Of nurturing and developing, revising and improving, adding human touches and peppering early feminist psychological ideas, into a daring creation the 'world' was not ready for and was all too eager to misunderstand, misinterpret, and gang up upon.
caught in the act.
How was he---how were they (in the face of Wonder Woman, not their lives, which was, in the end, handled flawlessly)--to fight back against 'the world' which seemingly (and wrongly) despised their, and particularly his, creation so?
Because impacting other lives through your creation is a matter entirely separate and independent of guarding and handling your personal life against society.
But both, as is the recurring thesis of this (whatever this is), are subjected to society's interpretations. Here, again, let me borrow Pirandello's genius:
The Father. But don't you see that the whole trouble lies here. In words, words. Each one of us has within him a whole world of things, each man of us his own special world. And how can we ever come to an understanding if I put in the words I utter the sense and value of things as I see them; while you who listen to me must inevitably translate them according to the conception of things each one of you has within himself. We think we understand each other, but we never really do.
The above paragraph is one literary explanation of the word "subjective," even by reasoning judgments and opinions. We judge people, their art, their actions, their words, their decisions, their lives, through our own lens, our own background, education, experiences (objective, subjective, real, imagined, vicariously lived through others', I'm throwing in the whole lot)---they may not be, fully, 'they' as they are (or as they intend to be) in our eyes.
'They' (and their whatever else as listed) are our personal interpretation of themselves, nothing more.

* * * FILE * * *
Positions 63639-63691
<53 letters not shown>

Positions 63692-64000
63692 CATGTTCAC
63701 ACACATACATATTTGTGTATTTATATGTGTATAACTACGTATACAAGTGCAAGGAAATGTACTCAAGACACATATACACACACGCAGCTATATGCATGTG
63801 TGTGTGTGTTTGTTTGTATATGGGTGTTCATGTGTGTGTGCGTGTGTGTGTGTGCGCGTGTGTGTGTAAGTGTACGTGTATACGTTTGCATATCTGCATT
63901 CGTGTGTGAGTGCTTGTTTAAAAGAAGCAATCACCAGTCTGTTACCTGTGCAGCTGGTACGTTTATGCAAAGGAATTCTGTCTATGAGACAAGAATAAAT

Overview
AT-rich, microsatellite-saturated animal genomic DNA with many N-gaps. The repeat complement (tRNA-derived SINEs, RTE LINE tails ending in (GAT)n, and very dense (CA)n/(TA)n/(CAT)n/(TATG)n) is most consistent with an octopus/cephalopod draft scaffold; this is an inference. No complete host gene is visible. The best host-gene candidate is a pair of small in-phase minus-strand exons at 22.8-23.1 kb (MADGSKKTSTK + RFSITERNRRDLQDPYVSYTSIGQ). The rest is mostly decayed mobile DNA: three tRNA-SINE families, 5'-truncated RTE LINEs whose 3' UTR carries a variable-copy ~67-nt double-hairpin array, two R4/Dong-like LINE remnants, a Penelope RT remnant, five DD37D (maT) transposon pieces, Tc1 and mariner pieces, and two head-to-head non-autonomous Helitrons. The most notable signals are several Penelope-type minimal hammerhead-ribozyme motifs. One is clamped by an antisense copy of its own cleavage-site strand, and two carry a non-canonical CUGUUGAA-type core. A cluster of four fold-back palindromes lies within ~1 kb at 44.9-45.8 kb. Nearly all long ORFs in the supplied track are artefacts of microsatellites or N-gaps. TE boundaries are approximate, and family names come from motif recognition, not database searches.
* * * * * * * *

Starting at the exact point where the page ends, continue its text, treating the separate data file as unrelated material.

Communication plays a key role, sure, but in abiding by the so-called societal laws and/or word-of-mouth of peers and friends sharing a common bond of some sort, it is the very same method through which our portrait of 'them' become standardized, become a common consensus among a select few through the grapevine, or a whole group of (can be read selectively, depending on the political climate and situation and your own political inclination. Not claiming any authority here on determining how this piece should be read and interpreted) brainwashed population---those kids cheering and dancing around the Wonder Woman comics' bonfires as we watched on in horrified surprise.
And so it is that 'their' interpretation of ourselves (and whatever else) transforms into 'an' interpretation. But, like all interpretations, opinions, and reviews, it is up to 'the herd' and its 'diverse, many-sided consciences'*** (Pirandello, good sir) to choose, while digesting, to believe, debate, or refuse.
Ugh. This glorious cover!
A fact I'd learned from life the hard way is that it's impossible to stop words from being spoken on you, around you, behind you--all the more impossible to stop thoughts from constructing those words in the first place, thoughts that, according to Pirandello, "have an illusion of being one person for all, of having a personality that unique in all that act," which lead to "an atrocious injustice to judge us by that action alone, as if all our existence were summed up in that one deed."
An action which cements the all-encompassing judgment of a person, that's how I used to remember it in high school.
"What is normal?" Marston asked his female cohort during the film's first scene. And the question hung in our minds throughout, left suspended by a rope's end in the air, as the polyamory formed, as the rope was introduced, as the Marstons and Olive slipped deeper into their blissful triad while exchanging the love they all had for each other. And the neighbor, upon stumbling onto a tied Marstons block and Nurse Olive, judged them as 'perverse' and 'unnatural', and potentially toxic enough to corrupt their children's young minds, by that one action, in spite of their other redeeming characteristics (which we, the audience, learned through Robinson's lens, vision, and framing--if you wanted to get meta about judging an already judged piece of art. Robinson answered in almost every interview that, determined to form her own interpretation of them as a Wonder Woman fan, she did not try contacting the Marstons prior to writing or shooting, only afterwards did she reach out to Christie Marston, who dismissed the film as a 'fictional portrayal' of the Marstons' family history-- so I'm going to treat this the same way as 2011's The Social Network: a marvelously sumptuous, rewatchable, enjoyable 'biopic' film and nothing else.)
"What is normal?" the question resurfaced as the film concluded, asking us to reflect not only on the story we had just witnessed but also on ourselves.
But the other question pressing on my mind is from Marston's lips:
"Who are you to judge us?"